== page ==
In order to survive, all organisms must be able to detect (threatening) changes in their environment and respond to them adequately and quickly. However, such stress responses (e.g., escape from a predator or immune response to an infection) are very energy-consuming.
Gene involved in colorectal cancer also causes breast cancer14 February 2019
Judith Grolleman, Nicoline Hoogerbrugge and Richarda de Voer, theme Tumors of the digestive tract, published in Cancer Cell that mutations in the NTHL1 gene, previously associated with colorectal cancer, also cause breast cancer and other types of cancer.
A band aid to prevent blindness a solution in the fight against Stargardt disease25 January 2019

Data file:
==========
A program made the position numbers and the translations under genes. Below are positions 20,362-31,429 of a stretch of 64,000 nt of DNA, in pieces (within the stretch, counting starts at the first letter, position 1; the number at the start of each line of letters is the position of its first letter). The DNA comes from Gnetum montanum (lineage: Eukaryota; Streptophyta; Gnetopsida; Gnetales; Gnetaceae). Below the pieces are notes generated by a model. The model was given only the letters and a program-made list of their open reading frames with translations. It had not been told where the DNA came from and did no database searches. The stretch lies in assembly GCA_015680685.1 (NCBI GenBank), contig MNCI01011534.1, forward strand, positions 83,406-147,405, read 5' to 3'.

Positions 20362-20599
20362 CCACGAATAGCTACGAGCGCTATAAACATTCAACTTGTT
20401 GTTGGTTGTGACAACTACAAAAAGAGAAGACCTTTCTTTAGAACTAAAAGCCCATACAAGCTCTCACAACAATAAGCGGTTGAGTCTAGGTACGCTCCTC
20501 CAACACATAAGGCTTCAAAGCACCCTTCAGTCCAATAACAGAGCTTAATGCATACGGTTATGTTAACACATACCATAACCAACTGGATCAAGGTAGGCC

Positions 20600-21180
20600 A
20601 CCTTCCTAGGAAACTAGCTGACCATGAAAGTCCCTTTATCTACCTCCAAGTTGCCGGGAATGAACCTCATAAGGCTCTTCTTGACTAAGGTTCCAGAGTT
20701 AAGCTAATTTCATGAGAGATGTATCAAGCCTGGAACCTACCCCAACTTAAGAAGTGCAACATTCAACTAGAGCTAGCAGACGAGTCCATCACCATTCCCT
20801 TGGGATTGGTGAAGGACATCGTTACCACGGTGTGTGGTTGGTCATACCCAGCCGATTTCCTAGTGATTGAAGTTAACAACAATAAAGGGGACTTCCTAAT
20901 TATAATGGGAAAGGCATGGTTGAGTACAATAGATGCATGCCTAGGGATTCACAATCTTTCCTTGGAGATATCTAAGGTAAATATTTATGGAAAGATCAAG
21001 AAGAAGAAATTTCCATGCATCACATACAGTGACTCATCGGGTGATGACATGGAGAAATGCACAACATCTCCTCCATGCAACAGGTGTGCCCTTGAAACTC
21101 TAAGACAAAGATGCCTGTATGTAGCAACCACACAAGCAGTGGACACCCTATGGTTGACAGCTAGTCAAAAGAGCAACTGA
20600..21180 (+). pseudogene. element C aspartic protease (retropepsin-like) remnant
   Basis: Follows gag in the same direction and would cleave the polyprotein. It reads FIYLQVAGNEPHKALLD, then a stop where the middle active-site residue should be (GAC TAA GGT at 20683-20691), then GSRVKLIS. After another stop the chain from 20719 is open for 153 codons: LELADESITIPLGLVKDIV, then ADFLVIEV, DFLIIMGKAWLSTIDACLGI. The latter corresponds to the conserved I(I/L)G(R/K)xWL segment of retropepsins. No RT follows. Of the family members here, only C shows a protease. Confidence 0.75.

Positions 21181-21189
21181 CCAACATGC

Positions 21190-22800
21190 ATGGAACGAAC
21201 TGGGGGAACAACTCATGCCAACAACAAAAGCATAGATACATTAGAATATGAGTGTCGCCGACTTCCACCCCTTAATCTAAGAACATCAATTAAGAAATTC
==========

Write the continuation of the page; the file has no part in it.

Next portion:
You cut your finger? Patch it up with a band aid and let the healing begin. How convenient would it be if this would work in an eye. If you can cure blinding eye diseases with a band aid, or at least slow them down.
Ciliopathies paper in American Journal of Human Genetics19 December 2018
Miriam Schmidts, theme Renal disorders, and colleagues, discovered that recessive DNAH9 loss-of-function mutations cause laterality defects and subtle respiratory ciliary-beating defects. Their exciting findings are published in the American Journal of Human Genetics.
3 DCMN researchers among most cited scientists10 December 2018
Christian Beckmann, Jan Buitelaar and Barbara Franke made it to this year’s list of highly cited researchers. Scientists in this list are selected for their exceptional research performance and are regarded to have had a major impact on fellow scientists.